\pjˌuːtɹɪfˈakʃən], \pjˌuːtɹɪfˈakʃən], \p_j_ˌuː_t_ɹ_ɪ_f_ˈa_k_ʃ_ə_n]\
Definitions of PUTREFACTION
- 2010 - New Age Dictionary Database
- 1919 - The Winston Simplified Dictionary
- 1899 - The american dictionary of the english language.
- 1919 - The Concise Standard Dictionary of the English Language
- 1920 - A practical medical dictionary.
- 1898 - Warner's pocket medical dictionary of today.
- 1874 - Etymological and pronouncing dictionary of the English language
- 1846 - Medical lexicon: a dictionary of medical science
- 1898 - American pocket medical dictionary
- 1916 - Appleton's medical dictionary
- 1871 - The Cabinet Dictionary of the English Language
Sort: Oldest first
By Oddity Software
By William Dodge Lewis, Edgar Arthur Singer
By Daniel Lyons
By James Champlin Fernald
By Stedman, Thomas Lathrop
By William R. Warner
By Stormonth, James, Phelp, P. H.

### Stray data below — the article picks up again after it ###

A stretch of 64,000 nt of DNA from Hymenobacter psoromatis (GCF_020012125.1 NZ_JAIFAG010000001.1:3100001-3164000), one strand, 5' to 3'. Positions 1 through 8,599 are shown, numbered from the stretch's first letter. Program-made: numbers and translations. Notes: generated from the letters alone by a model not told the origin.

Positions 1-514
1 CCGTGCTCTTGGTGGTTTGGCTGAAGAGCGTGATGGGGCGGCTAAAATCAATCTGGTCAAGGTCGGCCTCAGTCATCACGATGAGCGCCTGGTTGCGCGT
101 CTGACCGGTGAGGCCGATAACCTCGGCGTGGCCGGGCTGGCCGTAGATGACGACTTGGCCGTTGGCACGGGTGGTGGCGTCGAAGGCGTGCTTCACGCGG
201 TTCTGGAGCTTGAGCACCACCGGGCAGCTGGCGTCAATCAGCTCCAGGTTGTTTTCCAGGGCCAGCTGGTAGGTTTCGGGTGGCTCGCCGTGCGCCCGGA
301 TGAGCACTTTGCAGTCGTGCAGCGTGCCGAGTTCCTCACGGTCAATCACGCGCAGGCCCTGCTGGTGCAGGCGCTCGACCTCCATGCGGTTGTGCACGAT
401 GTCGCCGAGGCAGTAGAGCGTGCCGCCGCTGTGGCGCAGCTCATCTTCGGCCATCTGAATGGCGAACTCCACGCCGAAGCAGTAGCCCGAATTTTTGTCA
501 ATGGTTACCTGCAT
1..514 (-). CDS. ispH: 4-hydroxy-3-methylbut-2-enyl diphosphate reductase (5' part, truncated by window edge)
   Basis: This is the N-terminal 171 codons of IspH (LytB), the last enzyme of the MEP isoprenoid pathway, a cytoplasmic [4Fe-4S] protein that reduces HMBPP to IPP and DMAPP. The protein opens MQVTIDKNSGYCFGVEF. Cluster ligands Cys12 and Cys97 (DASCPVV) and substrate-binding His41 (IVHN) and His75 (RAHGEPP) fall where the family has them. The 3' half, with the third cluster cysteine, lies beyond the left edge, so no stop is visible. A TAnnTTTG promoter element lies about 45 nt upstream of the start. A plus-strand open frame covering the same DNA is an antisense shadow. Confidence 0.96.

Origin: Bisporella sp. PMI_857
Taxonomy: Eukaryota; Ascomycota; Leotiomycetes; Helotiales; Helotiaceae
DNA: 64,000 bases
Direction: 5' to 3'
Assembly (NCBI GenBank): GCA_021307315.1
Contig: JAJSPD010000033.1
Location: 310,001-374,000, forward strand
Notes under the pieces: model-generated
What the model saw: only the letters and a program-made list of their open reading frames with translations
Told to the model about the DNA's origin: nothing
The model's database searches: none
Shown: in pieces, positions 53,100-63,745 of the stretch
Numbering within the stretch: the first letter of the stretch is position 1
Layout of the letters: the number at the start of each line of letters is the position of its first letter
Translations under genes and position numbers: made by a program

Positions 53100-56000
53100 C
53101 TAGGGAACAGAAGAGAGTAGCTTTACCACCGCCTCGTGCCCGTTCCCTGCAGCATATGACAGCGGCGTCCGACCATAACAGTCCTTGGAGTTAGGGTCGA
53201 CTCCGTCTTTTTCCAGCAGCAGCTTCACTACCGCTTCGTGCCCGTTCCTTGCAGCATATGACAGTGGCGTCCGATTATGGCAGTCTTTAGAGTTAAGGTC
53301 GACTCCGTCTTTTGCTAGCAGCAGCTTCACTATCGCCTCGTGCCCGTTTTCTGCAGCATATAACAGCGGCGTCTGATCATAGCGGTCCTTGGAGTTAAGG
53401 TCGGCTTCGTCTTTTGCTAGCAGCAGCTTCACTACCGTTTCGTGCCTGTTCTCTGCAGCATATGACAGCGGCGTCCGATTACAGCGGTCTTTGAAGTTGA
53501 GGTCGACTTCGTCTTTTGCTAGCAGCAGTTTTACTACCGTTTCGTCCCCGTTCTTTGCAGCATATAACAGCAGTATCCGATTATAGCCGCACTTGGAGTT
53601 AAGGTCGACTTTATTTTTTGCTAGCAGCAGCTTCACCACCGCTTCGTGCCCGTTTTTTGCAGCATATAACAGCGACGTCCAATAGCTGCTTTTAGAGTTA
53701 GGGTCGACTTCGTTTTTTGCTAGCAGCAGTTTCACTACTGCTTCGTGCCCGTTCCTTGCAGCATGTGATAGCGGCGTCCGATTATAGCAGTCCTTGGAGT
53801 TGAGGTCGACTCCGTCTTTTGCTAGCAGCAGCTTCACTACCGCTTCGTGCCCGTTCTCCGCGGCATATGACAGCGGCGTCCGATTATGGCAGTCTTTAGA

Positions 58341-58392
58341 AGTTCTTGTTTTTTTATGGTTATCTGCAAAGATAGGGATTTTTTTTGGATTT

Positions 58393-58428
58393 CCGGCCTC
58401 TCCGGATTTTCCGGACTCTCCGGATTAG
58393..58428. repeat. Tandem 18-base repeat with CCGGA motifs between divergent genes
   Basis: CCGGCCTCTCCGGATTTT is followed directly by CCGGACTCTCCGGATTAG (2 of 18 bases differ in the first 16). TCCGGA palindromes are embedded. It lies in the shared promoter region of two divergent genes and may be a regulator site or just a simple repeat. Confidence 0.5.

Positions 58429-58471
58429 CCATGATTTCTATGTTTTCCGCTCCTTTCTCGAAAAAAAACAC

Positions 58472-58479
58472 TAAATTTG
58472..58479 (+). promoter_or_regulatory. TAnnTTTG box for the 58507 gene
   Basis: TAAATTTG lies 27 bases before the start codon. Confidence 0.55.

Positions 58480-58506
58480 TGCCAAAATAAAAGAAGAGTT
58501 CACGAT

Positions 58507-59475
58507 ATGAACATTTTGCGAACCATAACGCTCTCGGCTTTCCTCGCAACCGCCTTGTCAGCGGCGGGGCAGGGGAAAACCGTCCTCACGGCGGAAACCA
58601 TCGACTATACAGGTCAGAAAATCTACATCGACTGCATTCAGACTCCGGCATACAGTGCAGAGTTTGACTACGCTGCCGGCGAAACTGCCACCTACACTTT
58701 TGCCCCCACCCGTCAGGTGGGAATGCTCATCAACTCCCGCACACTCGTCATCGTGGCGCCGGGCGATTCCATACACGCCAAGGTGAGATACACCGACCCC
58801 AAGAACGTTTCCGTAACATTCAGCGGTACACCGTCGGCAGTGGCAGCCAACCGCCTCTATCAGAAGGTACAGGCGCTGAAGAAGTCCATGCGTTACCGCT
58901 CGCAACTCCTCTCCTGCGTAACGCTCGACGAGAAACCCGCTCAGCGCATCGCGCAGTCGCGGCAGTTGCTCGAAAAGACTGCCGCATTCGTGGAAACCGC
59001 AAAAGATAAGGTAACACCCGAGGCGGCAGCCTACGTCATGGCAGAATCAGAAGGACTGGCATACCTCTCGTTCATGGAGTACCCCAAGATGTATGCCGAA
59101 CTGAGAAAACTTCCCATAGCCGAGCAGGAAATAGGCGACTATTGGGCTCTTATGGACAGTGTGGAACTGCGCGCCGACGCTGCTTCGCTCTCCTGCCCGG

A decomposition, experienced by animal substances, when deprived of life, and placed under special circumstances. The presence of water is indispensable, the temperature most favourable to it, is from 60 to 90 of Fahrenheit. The most common products of putrefaction are, water, carbonic acid, acetic acid, ammonia, carburetted hydrogen, and a semi-putrid substance, which is volatilized, and has an infected odour. It has been supposed that something like putrefaction may occur in the living body, as in case of putrid fever. To this condition, Piorry has given the name Typhohaemia, conceiving it to be owing to alteration of the blood by putrid animal matters. Putrefaction signifies the state of becoming putrid: whilst Putridity, Putredo, Putriditas, P'tridness, (F.) Pourriture, is the state of rottenness.
By Robley Dunglison
By Willam Alexander Newman Dorland
By Smith Ely Jelliffe